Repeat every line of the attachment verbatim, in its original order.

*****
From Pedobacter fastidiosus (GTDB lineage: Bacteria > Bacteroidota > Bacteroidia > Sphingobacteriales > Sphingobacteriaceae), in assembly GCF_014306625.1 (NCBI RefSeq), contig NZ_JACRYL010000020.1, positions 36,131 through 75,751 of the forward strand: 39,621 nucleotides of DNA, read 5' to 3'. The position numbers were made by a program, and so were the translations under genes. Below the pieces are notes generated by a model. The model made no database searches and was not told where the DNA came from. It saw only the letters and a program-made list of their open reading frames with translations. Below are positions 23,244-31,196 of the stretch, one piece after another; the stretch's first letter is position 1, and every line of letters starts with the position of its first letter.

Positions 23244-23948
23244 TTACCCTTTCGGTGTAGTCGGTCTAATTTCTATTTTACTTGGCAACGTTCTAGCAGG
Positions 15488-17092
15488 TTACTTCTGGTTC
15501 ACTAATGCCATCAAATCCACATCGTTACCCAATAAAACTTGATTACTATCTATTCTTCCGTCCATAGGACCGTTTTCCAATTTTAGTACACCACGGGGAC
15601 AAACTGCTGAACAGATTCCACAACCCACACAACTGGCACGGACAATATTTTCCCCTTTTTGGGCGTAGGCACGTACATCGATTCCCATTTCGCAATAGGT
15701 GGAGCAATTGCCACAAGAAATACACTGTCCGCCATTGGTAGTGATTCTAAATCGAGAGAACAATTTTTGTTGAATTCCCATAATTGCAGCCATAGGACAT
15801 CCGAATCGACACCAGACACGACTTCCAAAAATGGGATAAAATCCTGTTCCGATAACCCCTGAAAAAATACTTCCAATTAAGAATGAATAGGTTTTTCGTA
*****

From Pedobacter fastidiosus (GTDB lineage: Bacteria > Bacteroidota > Bacteroidia > Sphingobacteriales > Sphingobacteriaceae), in assembly GCF_014306625.1 (NCBI RefSeq), contig NZ_JACRYL010000020.1, positions 36,131 through 75,751 of the forward strand: 39,621 nucleotides of DNA, read 5' to 3'. The position numbers were made by a program, and so were the translations under genes. Below the pieces are notes generated by a model. The model made no database searches and was not told where the DNA came from. It saw only the letters and a program-made list of their open reading frames with translations. Below are positions 23,244-31,196 of the stretch, one piece after another; the stretch's first letter is position 1, and every line of letters starts with the position of its first letter.

Positions 23244-23948
23244 TTACCCTTTCGGTGTAGTCGGTCTAATTTCTATTTTACTTGGCAACGTTCTAGCAGG
Positions 15488-17092
15488 TTACTTCTGGTTC
15501 ACTAATGCCATCAAATCCACATCGTTACCCAATAAAACTTGATTACTATCTATTCTTCCGTCCATAGGACCGTTTTCCAATTTTAGTACACCACGGGGAC
15601 AAACTGCTGAACAGATTCCACAACCCACACAACTGGCACGGACAATATTTTCCCCTTTTTGGGCGTAGGCACGTACATCGATTCCCATTTCGCAATAGGT
15701 GGAGCAATTGCCACAAGAAATACACTGTCCGCCATTGGTAGTGATTCTAAATCGAGAGAACAATTTTTGTTGAATTCCCATAATTGCAGCCATAGGACAT
15801 CCGAATCGACACCAGACACGACTTCCAAAAATGGGATAAAATCCTGTTCCGATAACCCCTGAAAAAATACTTCCAATTAAGAATGAATAGGTTTTTCGTA